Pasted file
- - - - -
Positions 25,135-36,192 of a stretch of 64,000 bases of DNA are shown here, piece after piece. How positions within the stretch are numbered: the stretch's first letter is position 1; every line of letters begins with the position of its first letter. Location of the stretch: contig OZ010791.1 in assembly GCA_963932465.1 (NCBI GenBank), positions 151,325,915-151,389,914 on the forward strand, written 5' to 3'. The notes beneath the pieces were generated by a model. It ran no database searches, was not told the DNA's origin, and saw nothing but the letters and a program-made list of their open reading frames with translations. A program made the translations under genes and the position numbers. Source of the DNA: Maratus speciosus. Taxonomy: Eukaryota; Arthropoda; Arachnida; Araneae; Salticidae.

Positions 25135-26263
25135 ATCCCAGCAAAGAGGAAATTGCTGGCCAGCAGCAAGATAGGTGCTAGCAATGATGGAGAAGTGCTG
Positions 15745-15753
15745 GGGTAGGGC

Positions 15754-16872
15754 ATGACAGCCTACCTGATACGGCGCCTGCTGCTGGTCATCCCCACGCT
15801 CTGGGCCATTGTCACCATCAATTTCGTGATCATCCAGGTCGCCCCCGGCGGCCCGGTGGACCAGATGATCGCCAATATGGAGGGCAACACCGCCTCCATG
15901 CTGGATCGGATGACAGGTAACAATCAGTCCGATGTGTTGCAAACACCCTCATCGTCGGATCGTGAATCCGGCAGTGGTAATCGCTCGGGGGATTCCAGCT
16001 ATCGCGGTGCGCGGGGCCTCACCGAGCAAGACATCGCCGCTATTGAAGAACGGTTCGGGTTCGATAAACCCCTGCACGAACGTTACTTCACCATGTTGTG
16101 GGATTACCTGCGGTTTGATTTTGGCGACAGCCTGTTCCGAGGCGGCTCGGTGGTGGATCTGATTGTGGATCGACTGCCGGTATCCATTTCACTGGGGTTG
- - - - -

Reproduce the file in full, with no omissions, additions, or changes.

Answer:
Positions 25,135-36,192 of a stretch of 64,000 bases of DNA are shown here, piece after piece. How positions within the stretch are numbered: the stretch's first letter is position 1; every line of letters begins with the position of its first letter. Location of the stretch: contig OZ010791.1 in assembly GCA_963932465.1 (NCBI GenBank), positions 151,325,915-151,389,914 on the forward strand, written 5' to 3'. The notes beneath the pieces were generated by a model. It ran no database searches, was not told the DNA's origin, and saw nothing but the letters and a program-made list of their open reading frames with translations. A program made the translations under genes and the position numbers. Source of the DNA: Maratus speciosus. Taxonomy: Eukaryota; Arthropoda; Arachnida; Araneae; Salticidae.

Positions 25135-26263
25135 ATCCCAGCAAAGAGGAAATTGCTGGCCAGCAGCAAGATAGGTGCTAGCAATGATGGAGAAGTGCTG
Positions 15745-15753
15745 GGGTAGGGC

Positions 15754-16872
15754 ATGACAGCCTACCTGATACGGCGCCTGCTGCTGGTCATCCCCACGCT
15801 CTGGGCCATTGTCACCATCAATTTCGTGATCATCCAGGTCGCCCCCGGCGGCCCGGTGGACCAGATGATCGCCAATATGGAGGGCAACACCGCCTCCATG
15901 CTGGATCGGATGACAGGTAACAATCAGTCCGATGTGTTGCAAACACCCTCATCGTCGGATCGTGAATCCGGCAGTGGTAATCGCTCGGGGGATTCCAGCT
16001 ATCGCGGTGCGCGGGGCCTCACCGAGCAAGACATCGCCGCTATTGAAGAACGGTTCGGGTTCGATAAACCCCTGCACGAACGTTACTTCACCATGTTGTG
16101 GGATTACCTGCGGTTTGATTTTGGCGACAGCCTGTTCCGAGGCGGCTCGGTGGTGGATCTGATTGTGGATCGACTGCCGGTATCCATTTCACTGGGGTTG